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Opinion New data shows both a hopeful and worrying portrait of race in America

National Guard soldiers next to a statue of the Rev. Martin Luther King Jr. inside the Capitol on Jan. 13. (Shawn Thew/EPA-EFE/REX/Shutterstock)
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Monday is the day America celebrates the life of the Rev. Martin Luther King Jr. It’s fitting, therefore, to use the occasion to think about race in today’s America. The latest data from the Democracy Fund paints both a hopeful and sobering picture.

The most frightening data involves perceptions of racial discrimination today. More than 56 years since the passage of the Civil Rights Act of 1964, more than 80 percent of Black Americans still believe they face either a great deal or a lot of discrimination because of their race. The nation as a whole is split on this question; 50 percent of Americans say Black people face a great deal or a lot of racial discrimination and 50 percent believe they face a moderate amount, a little, or none at all. The parties are sharply divided over this question too, with about 80 percent of Democrats and Democrat-leaning independents in the first camp and about the same proportion of Republicans and GOP-leaning independents in the second camp. This sharp divergence in perceptions is one of the driving forces in politics today.

These viewpoints carry over into a host of other views about racial discrimination. Nearly 75 percent of Black people believe they have gotten “less than they deserve” over the past few years, and less than a quarter believe that they can work their way up without “special favors” like past White ethnic minorities. Democrats largely agree with this view while Republicans do not. Black people and Democrats also agree that “generations of slavery and discrimination” still make it harder for Black people to advance, while Republicans do not. Black people and Democrats also agree that the summer’s events in the aftermath of the killing of George Floyd were mostly peaceful, although interestingly, Democrats and very liberal voters were much likelier than Black Americans themselves to say this. Republicans largely thought they were mostly violent, a view shared by a plurality of independents.

A more hopeful picture, however, is painted when people are asked how much discrimination they have personally experienced. Only 38 percent of Black people say they themselves have faced either a great deal or a lot of discrimination. The parties are not divided on this question: Both Republicans and Democrats overwhelmingly say they have only experienced a little or no discrimination at all. There is also less division on the question whether racial minority groups “have mostly fair opportunities” to advance. Trump supporters largely think they do, as might be expected, but two-thirds of anti-Trump Republicans and a plurality of anti-Trump independents also think they do. Even 28 percent of anti-Trump Democrats think racial minorities have mostly fair chances of moving up today.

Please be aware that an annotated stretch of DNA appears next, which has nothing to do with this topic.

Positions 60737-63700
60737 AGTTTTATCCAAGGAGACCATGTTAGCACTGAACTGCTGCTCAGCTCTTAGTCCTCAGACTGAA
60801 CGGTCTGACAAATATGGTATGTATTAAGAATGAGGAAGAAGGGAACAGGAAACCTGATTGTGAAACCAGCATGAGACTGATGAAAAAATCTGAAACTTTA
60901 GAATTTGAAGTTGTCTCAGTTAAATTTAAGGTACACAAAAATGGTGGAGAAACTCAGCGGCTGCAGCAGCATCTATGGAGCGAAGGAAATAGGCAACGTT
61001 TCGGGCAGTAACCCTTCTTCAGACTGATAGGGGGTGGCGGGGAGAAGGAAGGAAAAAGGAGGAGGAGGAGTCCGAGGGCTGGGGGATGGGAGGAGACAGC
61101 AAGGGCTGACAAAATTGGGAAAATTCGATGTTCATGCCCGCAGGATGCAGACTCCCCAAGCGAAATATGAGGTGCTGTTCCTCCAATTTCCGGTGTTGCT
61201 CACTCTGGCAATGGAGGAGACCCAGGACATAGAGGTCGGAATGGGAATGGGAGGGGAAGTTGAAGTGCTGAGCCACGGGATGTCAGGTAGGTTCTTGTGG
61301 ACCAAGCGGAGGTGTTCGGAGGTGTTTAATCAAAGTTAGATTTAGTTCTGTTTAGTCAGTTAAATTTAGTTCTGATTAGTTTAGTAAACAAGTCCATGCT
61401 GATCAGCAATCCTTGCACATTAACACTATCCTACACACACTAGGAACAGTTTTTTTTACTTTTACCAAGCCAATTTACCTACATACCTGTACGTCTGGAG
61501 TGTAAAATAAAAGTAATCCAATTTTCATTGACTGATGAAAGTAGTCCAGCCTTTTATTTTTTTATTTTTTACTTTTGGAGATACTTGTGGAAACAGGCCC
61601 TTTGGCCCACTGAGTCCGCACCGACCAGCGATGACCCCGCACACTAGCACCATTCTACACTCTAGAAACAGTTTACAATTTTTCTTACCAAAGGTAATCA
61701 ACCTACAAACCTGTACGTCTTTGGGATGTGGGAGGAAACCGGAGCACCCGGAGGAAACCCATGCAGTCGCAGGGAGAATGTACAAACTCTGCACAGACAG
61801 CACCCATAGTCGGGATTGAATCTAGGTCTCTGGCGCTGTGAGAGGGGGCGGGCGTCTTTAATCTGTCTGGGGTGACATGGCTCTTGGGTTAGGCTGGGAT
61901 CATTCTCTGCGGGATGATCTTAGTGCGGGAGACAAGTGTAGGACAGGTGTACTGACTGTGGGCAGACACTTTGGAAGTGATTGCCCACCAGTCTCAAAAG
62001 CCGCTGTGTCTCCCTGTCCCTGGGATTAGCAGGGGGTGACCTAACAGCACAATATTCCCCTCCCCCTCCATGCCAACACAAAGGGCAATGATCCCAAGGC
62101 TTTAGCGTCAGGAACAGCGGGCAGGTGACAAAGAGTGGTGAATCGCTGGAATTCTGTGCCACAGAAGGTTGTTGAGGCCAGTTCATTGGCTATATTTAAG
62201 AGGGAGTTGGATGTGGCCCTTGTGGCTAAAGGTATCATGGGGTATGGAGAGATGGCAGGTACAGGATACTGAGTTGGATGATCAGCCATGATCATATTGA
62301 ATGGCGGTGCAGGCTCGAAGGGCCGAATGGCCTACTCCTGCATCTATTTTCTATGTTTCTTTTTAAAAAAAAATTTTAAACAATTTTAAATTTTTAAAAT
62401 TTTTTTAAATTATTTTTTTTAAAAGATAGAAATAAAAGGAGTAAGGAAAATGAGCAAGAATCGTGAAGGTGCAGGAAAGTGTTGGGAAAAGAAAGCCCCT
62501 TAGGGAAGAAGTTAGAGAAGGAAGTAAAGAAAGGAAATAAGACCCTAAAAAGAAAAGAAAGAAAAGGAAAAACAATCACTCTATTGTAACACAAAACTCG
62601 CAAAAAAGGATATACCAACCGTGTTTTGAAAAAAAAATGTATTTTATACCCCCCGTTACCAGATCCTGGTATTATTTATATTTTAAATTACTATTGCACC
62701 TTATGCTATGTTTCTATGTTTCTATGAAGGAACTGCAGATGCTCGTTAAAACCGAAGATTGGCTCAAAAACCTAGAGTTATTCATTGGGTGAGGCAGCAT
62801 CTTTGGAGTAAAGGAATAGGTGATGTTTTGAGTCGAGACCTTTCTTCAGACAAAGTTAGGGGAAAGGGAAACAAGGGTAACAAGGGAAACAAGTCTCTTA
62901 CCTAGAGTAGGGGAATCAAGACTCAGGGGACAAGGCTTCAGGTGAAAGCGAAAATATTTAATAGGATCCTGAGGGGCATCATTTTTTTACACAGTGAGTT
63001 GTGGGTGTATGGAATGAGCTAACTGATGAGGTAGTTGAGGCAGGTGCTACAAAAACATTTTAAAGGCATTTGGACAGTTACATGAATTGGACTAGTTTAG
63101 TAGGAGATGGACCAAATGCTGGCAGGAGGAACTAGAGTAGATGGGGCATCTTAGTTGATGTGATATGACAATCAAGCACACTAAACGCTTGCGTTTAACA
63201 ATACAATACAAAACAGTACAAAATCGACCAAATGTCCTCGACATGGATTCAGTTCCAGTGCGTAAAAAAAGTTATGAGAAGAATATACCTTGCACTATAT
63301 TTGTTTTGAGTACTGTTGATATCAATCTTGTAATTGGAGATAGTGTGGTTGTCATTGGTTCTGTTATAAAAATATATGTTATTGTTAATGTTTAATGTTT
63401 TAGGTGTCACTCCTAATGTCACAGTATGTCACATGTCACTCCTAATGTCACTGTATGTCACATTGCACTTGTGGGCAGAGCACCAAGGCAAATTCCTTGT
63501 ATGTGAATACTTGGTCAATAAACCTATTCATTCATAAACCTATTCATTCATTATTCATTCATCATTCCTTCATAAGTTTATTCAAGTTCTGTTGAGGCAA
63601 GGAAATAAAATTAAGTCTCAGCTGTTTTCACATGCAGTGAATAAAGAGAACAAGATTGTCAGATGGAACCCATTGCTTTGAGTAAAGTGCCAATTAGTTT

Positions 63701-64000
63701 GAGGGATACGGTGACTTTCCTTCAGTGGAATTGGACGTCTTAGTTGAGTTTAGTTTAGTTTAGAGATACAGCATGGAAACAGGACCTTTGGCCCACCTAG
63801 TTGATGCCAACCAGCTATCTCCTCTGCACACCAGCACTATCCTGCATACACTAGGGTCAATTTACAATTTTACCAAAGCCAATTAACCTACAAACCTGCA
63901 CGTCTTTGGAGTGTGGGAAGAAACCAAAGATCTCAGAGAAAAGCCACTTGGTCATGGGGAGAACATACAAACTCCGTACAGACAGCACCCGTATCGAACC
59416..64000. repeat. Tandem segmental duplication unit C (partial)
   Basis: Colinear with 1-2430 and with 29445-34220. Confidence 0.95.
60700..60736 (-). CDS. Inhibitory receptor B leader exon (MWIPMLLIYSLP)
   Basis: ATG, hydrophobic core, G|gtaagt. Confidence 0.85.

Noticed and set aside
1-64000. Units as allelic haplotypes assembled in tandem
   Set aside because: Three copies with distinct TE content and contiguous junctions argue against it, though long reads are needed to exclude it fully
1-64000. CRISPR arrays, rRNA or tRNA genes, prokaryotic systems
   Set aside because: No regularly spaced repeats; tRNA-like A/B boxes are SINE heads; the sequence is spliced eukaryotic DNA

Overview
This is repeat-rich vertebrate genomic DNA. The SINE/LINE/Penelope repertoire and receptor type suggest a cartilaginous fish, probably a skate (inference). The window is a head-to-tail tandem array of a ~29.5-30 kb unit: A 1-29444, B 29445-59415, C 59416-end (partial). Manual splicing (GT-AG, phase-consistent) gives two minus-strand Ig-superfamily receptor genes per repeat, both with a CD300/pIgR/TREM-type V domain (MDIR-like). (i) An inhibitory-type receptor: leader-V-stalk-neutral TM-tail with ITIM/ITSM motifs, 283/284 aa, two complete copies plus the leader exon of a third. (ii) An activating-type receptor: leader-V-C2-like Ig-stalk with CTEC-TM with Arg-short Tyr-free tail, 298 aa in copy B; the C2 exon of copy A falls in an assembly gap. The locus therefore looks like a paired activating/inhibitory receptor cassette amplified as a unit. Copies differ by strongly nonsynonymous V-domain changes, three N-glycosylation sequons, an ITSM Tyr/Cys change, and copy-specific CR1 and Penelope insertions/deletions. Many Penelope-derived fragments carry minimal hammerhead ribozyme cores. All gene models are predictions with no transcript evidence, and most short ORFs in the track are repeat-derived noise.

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Americans’ views of the nation’s Founders were more mixed. Asked if these men were “villains or heroes,” 54 percent of Americans said they were heroes and only 13 percent said villains. Views among Black people were more negative, with 37 percent saying they were villains and 20 percent saying they were heroes, and 42 percent saying they are not sure. More than 80 percent of Republicans and GOP-leaning independents said they were heroes, a view shared by only about 38 percent of Democrats and Democratic-leaners. More than 40 percent of those groups and independents said they were “not sure” how they would characterize the Founders. Very liberal voters were even more ambivalent; nearly half said they were “not sure” and 25 percent said the Founders were villains.

These views suggest there is still an opportunity for dialogue to help heal — or at least ameliorate — our nation’s race-related wounds. There has been a strong push from certain quarters, such as the New York Times’ 1619 Project, to claim that racial discrimination was essential to American identity and that our founding principles were fatally flawed. That view found its outward expression in the toppling of statues during the summer and the efforts to rename monuments honoring revered figures such as Abraham Lincoln and George Washington. It’s clear that the large majority of Americans still honor or respect our nation’s Founders and their achievements.

It’s also clear that the existence of slavery and the long post-Civil War legacy of race discrimination tarnishes their memory and accomplishments. Even as most Black people recognize that they personally face much less discrimination today than in the past, the long arm of that past still grips today’s politics. That past affects how people see the present, especially in cases of police brutality and misconduct.

King’s famous “I Have a Dreamspeech asked for a nation that would judge people by the content of their characters rather than the colors of their skin. Realizing that dream has been much more difficult than most Americans imagined. The realities of racial progress and discrimination co-exist today. We must all keep our eyes on King’s prize and recognize that we cannot “satisfy our thirst for freedom by drinking from the cup of bitterness and hatred.”

Read more:

Colbert I. King: Martin Luther King gave his life fighting the same forces stirred by Trump

The Post’s View: Has America finally heard Martin Luther King Jr.?

David Von Drehle: After the Capitol riot, remembering the power of nonviolence

E.J. Dionne Jr.: 2021’s call to Reconstruction

Cristina Beltrán: To understand Trump’s support, we must think in terms of multiracial Whiteness